Big Screen Berkeley: ‘The Girl Without Hands’

The Girl Without Hands (with hands)

Over the past few years distributor Gkids has brought some outstanding animated features to American screens, including A Town Called Panic, April and the Extraordinary World, and The Rabbi’s Cat. I was a little less enthusiastic about My Entire High School Sinking Into the Sea, but GKids has an enviable record — they’ve released nine Oscar-nominated films in the last six years.

In other words, they know their onions – and I’d wager that, once Academy voters cast their peepers on La jeune fille sans mains (The Girl Without Hands), that record is likely to improve to ten in seven. Opening at San Francisco’s Roxie Theater on Friday, Sept. 15 (no East Bay dates are currently scheduled) it’s a timeless, beautifully told story that will appeal to older children and adults in equal measure.

Based on Jacob and Wilhelm Grimm’s fairy tale ‘Das Mädchen ohne Hände’, director Sébastien Laudenbach’s film uses a unique mixture of line animation and impressionistic oil painting. Relying on a bold and unusual color scheme (primarily deep reds, greens, yellows, and purples), The Girl Without Hands appears deceptively simple – there are many frames in which little or nothing happens – but is surely the result of painstaking labor.

In accord with its genesis, Laudenbach’s film has a rather grim tale to relate. A miller and his family live in rural poverty, surviving on the apples grown behind their house and the water that flows in front. When drought strikes, their already tenuous circumstances worsen considerably.


Salvation seems at hand when an elderly stranger makes the miller an offer he can’t refuse: in exchange for “what’s behind your mill”, he will give the family wealth sufficient for the rest of their lives. A deal is struck, but the miller has forgotten that his daughter enjoys reclining in the apple tree’s broad branches.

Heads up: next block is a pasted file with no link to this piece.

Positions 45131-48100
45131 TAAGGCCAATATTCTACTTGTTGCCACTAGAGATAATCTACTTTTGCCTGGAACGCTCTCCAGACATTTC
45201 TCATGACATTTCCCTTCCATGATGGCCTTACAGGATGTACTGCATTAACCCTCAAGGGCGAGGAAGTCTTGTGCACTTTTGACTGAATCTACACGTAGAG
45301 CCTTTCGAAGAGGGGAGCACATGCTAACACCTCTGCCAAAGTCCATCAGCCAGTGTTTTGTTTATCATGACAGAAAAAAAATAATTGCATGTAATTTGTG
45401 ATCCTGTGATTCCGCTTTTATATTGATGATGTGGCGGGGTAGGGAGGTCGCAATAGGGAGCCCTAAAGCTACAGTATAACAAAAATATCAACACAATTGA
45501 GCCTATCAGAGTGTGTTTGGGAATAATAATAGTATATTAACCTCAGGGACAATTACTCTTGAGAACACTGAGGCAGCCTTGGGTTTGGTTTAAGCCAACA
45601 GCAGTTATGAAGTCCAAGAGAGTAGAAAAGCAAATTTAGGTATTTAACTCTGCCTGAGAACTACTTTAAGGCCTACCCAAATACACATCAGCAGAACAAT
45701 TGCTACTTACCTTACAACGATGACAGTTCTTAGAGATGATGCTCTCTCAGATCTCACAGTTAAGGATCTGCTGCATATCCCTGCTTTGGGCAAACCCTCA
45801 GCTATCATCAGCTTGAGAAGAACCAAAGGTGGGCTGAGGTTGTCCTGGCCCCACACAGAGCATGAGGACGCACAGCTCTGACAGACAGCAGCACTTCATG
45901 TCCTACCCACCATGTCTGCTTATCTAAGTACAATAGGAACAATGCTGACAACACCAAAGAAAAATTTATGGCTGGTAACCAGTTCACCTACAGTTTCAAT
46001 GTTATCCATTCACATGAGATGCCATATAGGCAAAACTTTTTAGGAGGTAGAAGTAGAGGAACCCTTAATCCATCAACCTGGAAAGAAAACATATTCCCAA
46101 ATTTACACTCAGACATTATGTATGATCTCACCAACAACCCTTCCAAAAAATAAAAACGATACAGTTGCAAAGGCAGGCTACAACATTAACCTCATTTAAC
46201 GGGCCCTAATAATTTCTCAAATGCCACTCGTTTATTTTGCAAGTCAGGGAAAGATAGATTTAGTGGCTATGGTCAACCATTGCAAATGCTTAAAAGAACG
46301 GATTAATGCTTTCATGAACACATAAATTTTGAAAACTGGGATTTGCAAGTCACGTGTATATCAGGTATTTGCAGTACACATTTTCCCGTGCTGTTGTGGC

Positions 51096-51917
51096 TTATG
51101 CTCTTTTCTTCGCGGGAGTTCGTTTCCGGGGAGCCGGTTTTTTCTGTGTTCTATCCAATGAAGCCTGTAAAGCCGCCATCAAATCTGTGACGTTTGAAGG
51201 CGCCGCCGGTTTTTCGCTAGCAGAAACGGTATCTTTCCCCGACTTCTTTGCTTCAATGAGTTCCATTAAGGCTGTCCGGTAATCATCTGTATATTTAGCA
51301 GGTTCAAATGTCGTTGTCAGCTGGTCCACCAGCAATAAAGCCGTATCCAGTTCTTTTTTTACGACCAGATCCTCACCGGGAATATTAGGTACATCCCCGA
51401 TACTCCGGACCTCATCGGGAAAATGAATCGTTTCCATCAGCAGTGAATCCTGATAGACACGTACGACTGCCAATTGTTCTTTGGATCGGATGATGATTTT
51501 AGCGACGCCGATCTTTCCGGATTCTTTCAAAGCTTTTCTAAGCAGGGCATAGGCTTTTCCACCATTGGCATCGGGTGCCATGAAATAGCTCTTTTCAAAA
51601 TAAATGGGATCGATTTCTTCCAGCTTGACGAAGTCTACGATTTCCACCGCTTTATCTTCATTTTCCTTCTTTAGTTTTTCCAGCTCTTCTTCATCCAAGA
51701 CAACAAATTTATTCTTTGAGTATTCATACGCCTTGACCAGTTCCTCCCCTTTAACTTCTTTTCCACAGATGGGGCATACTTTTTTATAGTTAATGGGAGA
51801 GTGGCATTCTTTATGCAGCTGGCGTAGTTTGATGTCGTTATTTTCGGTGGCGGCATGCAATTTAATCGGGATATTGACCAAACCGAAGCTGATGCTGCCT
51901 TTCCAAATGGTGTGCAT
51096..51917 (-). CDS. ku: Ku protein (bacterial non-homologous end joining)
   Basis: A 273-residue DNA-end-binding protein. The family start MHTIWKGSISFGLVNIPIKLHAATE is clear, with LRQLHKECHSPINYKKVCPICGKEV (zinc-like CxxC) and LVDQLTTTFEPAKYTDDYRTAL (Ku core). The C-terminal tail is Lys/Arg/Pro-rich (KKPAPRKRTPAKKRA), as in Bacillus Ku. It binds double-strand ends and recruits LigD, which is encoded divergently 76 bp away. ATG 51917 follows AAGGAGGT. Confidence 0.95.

A deal is a deal, though, and once the shape-shifting villain – likely the Devil himself – fulfills his end of the bargain he returns to claim his prize. Balking at the girl’s cleanliness, the Evil One demands she stop bathing; eager to cooperate, the miller chops off her hands. Thanks, Dad!

The unhappy lass flees and meets a handsome prince, who promptly takes her in, equips her with a pair of solid gold hands (which, as it turns out, are not particularly useful), and pops a bun in her oven before departing for battle. The Devil, meanwhile, remains on her trail in the form of a wicked red-eyed pig, postponing any happy endings.

In addition to its gorgeous animation, The Girl Without Hands benefits from a noteworthy score by Olivier Messano. Reflecting the influences of Pascal Comelade and The Durutti Column with a pinch of Toru Takemitsu, Messano’s composition is minimal but effective, blending melodic electric guitar tones with dissonant percussion. It’s perfect.

It must be said that this is not a film for small children: in addition to its somewhat abstract animation, The Girl Without Hands features urination, defecation, full frontal nudity, and (of course) hand chopping that might be difficult to explain to the little ones. Everyone else will be fine.